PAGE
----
I’m assuming anyone reading an author’s blog will have heard something about this, but in case you’ve been hiding under a (oh, let’s just say it) a Super Bowl rock the last couple of weeks: Amazon and Macmillan have been having a bit of a, well, tussle over a few minor issues.
Okay, they’re actually really freaking upset.
The problem stems from an issue over pricing. For some time Amazon, the undisputed king of E-books to this point (though that’s likely to change rapidly, as I’ll talk a bit more about in a minute), has held the line on E-book prices–requiring publishers to stick to an artificially flat rate around $9.99. I say around because there’s some variation on price…but not much, and that’s precisely the issue to which publishers have objected. Keeping the price that low, goes the argument, cannibalizes hardcover sales, particularly when E-books get released at the same time…and besides, publishers should have more control over prices, relating them to overhead in some way.
The system has worked so far for two reasons: first, Amazon has been paying the publishers
a substantial amount of the money from each E-book sold, taking a loss each time (which isn’t good enough from the publishers’ point of view–they’re getting money now, but once Amazon corners the market they’ll be able to raise prices to whatever they want…and lower payments to publishers at the same time). Second, Amazon has been kind of all there is for the E-book market. Certainly there are other E-book sites and readers, but no one has matched availability with distribution and a solid E-reader the way Amazon has…so publishers reluctantly went along with the system.
About a week ago that all changed. The precipitating event was Apple’s official announcement of their
HUGE IPHONE iPad, which linked to their iBooks store threatens to blow the doors off of E-publishing as anyone currently understands it. Apple was already in discussions with publishers (including Macmillan) about pricing, and clearly they were happier with Apple’s terms. Macmillan told Amazon it wanted to start setting prices or it would delay E-book releases six months or more and all hell broke loose: Amazon pulled all Macmillan books off its virtual shelves–even the print ones–and for at least a week accusations of greed and worse flew back and forth.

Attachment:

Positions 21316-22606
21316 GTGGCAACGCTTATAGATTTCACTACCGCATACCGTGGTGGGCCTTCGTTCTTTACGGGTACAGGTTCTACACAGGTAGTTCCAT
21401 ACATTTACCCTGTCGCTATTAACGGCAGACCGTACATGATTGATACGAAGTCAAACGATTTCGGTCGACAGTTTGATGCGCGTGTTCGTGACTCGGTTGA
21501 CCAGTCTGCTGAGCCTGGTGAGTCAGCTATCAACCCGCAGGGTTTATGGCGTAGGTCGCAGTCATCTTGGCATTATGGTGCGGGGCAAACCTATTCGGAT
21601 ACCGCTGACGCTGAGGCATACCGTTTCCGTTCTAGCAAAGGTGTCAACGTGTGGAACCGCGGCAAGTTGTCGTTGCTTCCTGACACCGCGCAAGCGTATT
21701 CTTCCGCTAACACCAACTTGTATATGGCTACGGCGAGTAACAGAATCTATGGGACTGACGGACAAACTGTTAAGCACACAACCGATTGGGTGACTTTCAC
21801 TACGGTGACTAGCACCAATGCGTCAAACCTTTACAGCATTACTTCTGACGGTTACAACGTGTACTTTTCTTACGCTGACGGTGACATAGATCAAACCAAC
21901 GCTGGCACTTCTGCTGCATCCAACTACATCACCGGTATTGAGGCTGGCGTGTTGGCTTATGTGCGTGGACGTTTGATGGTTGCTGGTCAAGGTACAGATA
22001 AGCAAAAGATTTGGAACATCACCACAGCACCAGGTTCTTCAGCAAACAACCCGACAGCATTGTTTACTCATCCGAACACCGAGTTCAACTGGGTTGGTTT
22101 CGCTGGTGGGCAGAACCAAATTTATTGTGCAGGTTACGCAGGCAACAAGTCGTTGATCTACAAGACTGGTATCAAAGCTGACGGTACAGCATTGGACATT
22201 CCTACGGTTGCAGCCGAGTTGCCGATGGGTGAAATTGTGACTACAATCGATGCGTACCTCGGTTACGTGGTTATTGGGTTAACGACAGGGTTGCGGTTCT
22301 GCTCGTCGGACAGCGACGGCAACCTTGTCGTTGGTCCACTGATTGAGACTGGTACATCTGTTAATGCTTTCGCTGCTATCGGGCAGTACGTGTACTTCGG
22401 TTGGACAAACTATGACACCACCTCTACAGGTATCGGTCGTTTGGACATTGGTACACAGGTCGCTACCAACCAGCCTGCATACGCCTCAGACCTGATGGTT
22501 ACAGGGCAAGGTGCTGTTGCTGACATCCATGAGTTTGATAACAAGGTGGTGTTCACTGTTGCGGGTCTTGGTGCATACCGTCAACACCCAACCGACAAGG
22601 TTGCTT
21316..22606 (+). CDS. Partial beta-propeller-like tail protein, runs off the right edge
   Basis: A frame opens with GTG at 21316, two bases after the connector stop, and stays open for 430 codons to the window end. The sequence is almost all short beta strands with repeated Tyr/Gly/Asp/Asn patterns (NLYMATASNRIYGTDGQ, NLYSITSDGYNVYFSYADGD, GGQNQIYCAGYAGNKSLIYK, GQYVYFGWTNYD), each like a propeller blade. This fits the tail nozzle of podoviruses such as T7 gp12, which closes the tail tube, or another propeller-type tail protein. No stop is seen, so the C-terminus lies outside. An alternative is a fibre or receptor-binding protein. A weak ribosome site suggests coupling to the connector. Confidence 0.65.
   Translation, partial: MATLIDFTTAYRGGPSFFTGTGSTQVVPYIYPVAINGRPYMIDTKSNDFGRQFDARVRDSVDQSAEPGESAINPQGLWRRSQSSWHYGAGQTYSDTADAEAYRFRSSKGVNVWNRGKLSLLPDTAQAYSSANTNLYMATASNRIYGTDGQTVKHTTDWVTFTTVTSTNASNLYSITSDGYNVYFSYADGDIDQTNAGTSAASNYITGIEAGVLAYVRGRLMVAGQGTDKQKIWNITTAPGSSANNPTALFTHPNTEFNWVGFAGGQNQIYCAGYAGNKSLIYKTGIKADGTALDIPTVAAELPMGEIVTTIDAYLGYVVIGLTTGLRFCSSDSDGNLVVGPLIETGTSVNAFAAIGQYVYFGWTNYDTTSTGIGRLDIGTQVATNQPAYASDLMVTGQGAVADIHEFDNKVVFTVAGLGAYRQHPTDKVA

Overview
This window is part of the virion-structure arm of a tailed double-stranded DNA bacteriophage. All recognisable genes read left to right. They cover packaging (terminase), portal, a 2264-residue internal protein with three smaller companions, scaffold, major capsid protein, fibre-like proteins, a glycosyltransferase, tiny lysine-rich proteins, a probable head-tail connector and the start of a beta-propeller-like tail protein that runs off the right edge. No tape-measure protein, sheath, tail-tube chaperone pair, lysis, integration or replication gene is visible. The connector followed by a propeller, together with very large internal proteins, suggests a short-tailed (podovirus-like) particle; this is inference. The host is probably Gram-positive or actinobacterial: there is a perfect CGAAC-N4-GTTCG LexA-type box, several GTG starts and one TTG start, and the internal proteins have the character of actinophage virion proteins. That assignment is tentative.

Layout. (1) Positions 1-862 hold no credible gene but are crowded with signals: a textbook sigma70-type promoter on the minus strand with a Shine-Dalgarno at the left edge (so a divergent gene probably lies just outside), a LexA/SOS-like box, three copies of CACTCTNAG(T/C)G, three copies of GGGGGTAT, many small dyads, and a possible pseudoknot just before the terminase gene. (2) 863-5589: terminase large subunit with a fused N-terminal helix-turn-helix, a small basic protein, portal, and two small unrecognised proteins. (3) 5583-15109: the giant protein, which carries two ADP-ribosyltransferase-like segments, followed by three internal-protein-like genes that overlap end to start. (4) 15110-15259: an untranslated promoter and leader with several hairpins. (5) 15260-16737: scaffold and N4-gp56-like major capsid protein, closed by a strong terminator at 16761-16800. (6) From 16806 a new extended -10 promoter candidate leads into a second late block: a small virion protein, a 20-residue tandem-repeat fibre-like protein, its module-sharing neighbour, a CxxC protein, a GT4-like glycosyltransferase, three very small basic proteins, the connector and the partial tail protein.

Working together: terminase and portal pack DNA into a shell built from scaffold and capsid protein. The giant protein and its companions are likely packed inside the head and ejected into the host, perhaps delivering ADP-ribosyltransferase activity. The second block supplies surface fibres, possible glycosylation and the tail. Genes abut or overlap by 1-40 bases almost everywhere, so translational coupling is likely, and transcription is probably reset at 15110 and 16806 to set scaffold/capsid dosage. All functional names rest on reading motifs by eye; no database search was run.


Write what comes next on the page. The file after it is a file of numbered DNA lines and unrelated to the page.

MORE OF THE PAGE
Amazon finally relented, and the books are now back for sale, but for many the damage has already been done. Publishers are furious with Amazon (and there are rumblings that others are going to follow Macmillan’s lead). Authors everywhere are furious, mostly at Amazon–lost sales cost money, and there’s no question that sales were lost during the spat. And customers are furious at everyone…because their prices are about to rise, and there’s not much they will be able to do about it (at least not legally).
I’m a bit hesitant to wade into this muck, but a couple of things keep striking me about this episode:
1. Amazon screwed up badly, twice. Whatever one’s opinion about the E-book price issue–and I don’t think it’s nearly as cut and dried as some of my colleagues seem to–Amazon’s behavior seems to be shortsighted at best and utterly juvenile at worst. Pulling links to E-book versions of Macmillan books would have been justifiable, if aggressive; pulling links to physical books seems petty and vengeful in the extreme. But if you’re going to take such a stance, you better stick with it and refine your “this is all for the customers” pitch. Instead Amazon folded like a cheap suit, showing weakness at best and total incompetence at worst. Big companies which act like petulant children don’t usually do well in the court of public opinion. And given the fact that Amazon is going to be facing serious competition very shortly–from Barnes and Noble and, of course, Apple–you’d think it would be trying to keep its public image as squeaky clean as possible.
2. Macmillan may indeed be fighting the good fight. But it’s hard for me not to wonder where this righteous zeal has been over the last few years, and hard not to question the timing of this newfound commitment to fairness in pricing. Moreover, it seems to at least partially reflect this (to my mind incorrect) view that E-books are exactly the same thing as a physical book…and they’re not. They’re not physical objects, which can be traded from one to another freely; they don’t have weight, heft, or other aesthetic qualities that hardcover or even paperbacks do (how likely are you to marvel at a beautiful E-book cover?); and even the content differs from that found in physical books, with more errors, often problematic formatting and other such problems. Which leads to the most important
3. Authors are fully justified in feeling angry; their sales have been hurt, their reputation unfairly tarnished, and (as usual) they’re getting the short end of the stick here. What I don’t understand is letting that anger spill over towards readers, particularly those who don’t agree that E-books are exactly the same as any other kind of book. When authors have this to say—
“The entitlement and the butthurt and the paranoia and the refusal to engage in a reasonable discussion is just getting to me.”
–we’re all in trouble. Attacking your customer base is a bad, bad idea (for an example, please see Industry, Music), and said customers may have a reasonable point in asking why they should pay identical money for a non-identical product. Even if they don’t, attacking them as “entitled” and “paranoid” is the quickest way I can think of to send them to the pleasant world of piracy. None of this is to suggest that Amazon or Macmillan were right, or that reasonable people can’t disagree. It is to suggest, however, that anger ought to be focused in the right direction–and that enlisting readers as allies of authors, which they really have been since the earliest days of print, makes a lot more sense than treating them like enemies.